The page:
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Network World - Late last year Daniel Bozeman, a software engineer at wireless analytics firm Mosaik Solutions, wanted to build a private cloud. The company is a heavy user of Amazon Web Services public cloud resources, and Bozeman had a vision of creating a system that would allow him to seamlessly run workloads either in the company's own data center, or in Amazon's public cloud.
He looked into OpenStack, but when he was investigating in late 2011, the feature sets just weren't there -- at the time the open source cloud platform didn't have a block storage service similar to Amazon's Simple Storage Service (S3), which it has since added.
Bozeman also looked at Cloud.com, which is now Citrix's CloudStack. But he wasn't too impressed with that either, particularly the price. Bozeman knew he wanted to use open source software, so VMware's vSphere and vCloud Director were out of the question.
He landed with Eucalyptus.
At Amazon Web Services' first-ever user conference this week in Las Vegas, Eucalyptus is attempting to carve outs its niche, and officials with the company have a simple message: "We're the private cloud version of Amazon Web Services," says President Marten Mickos. If you're looking for a private cloud that looks and acts like Amazon's cloud, allowing for easy connection with the public cloud, Mickos says Eucalyptus is your best bet.
AWS even says so too, to a point at least. While OpenStack, and especially CloudStack, tout API compatibility with AWS, Eucalyptus scored somewhat of a coup earlier this year when it announced a partnership to develop AWS compatibility into its cloud product with the blessing of Amazon itself. That was enough to pique Bozeman's interest, and since then he's gone full on-board with Eucalyptus.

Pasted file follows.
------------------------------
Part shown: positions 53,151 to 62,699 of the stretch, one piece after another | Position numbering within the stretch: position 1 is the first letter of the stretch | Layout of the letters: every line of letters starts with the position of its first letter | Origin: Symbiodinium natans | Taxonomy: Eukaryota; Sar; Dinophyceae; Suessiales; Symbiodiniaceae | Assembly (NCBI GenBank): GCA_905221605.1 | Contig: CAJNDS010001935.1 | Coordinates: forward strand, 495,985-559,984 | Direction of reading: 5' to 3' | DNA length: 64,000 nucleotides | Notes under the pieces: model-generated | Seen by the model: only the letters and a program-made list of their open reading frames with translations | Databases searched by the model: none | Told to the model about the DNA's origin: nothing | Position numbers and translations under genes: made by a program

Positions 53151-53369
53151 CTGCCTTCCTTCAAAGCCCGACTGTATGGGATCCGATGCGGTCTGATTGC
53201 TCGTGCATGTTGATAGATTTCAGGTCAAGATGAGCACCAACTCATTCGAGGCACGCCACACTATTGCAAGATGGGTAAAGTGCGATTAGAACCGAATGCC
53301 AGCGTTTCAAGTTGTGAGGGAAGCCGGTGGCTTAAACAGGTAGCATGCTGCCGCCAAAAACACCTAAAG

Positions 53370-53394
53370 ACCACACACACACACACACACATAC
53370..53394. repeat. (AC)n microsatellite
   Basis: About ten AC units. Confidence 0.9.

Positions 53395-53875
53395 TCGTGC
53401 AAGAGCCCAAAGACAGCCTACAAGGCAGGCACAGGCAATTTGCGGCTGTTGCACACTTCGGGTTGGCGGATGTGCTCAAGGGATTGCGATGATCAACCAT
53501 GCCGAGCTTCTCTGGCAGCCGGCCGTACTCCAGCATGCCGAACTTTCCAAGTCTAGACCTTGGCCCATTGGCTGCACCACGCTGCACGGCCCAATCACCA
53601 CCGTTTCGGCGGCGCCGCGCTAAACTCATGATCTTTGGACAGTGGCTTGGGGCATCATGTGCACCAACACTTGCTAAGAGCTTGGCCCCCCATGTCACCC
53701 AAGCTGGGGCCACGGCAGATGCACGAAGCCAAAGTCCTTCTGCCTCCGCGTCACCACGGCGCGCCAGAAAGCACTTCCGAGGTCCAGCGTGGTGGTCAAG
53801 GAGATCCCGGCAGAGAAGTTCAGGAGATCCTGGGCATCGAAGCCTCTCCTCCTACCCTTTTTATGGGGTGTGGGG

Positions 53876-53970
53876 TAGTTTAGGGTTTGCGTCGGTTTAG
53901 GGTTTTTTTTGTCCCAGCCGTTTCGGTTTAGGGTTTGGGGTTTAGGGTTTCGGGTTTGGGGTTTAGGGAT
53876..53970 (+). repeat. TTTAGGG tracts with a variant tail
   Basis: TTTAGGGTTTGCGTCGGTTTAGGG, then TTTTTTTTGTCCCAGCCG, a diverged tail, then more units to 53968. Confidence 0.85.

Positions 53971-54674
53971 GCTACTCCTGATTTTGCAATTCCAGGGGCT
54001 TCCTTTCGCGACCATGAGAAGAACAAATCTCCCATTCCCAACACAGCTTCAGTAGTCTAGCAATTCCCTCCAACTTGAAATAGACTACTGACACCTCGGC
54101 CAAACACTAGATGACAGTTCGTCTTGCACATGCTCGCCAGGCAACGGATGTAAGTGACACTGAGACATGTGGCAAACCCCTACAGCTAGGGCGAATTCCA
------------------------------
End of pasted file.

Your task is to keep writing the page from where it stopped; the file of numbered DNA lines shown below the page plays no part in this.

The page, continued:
Mosaik now splits workloads that analyze and track mobile data usage and coverage between Amazon's public cloud and its Eucalyptus private cloud, using Chef recipes to provision resources based on certain workloads.
Mosaik is the ideal sort of customer Eucalyptus is going after: one of the thousands of customers that Amazon Web Services has attracted that is now looking for cloud-like features behind its own firewall. Mosaik tests and develops new features and products on its private cloud, then when they're ready to go into production, the company deploys them in Amazon's cloud. Because the architecture of the company's on-premise private cloud is similar to that of Amazon's cloud, Bozeman says it doesn't require massive re-engineering to redeploy applications to AWS.
Eucalyptus released the newest version of its cloud management platform, 3.2, this week, as part of an effort to make a splash at Amazon's show. Eucalyptus officials have been roaming the event this week, hosting parties, trying to get their name out to AWS users, and more broadly, looking to stake their flag in the private cloud market.
Born from a research project developed by Eucalyptus CTO Rich Wolski at the University of California Santa Barbara campus, Eucalyptus has gone through a transition during the past 18 months, says Mickos, who is former CEO of MySQL, which was sold to Sun Microsystems for $1 billion. Last year Eucalyptus only issued two official releases of its open source cloud management platform. Version 3.2 is already the third major feature release this year, and has been preceded by at least four other smaller releases.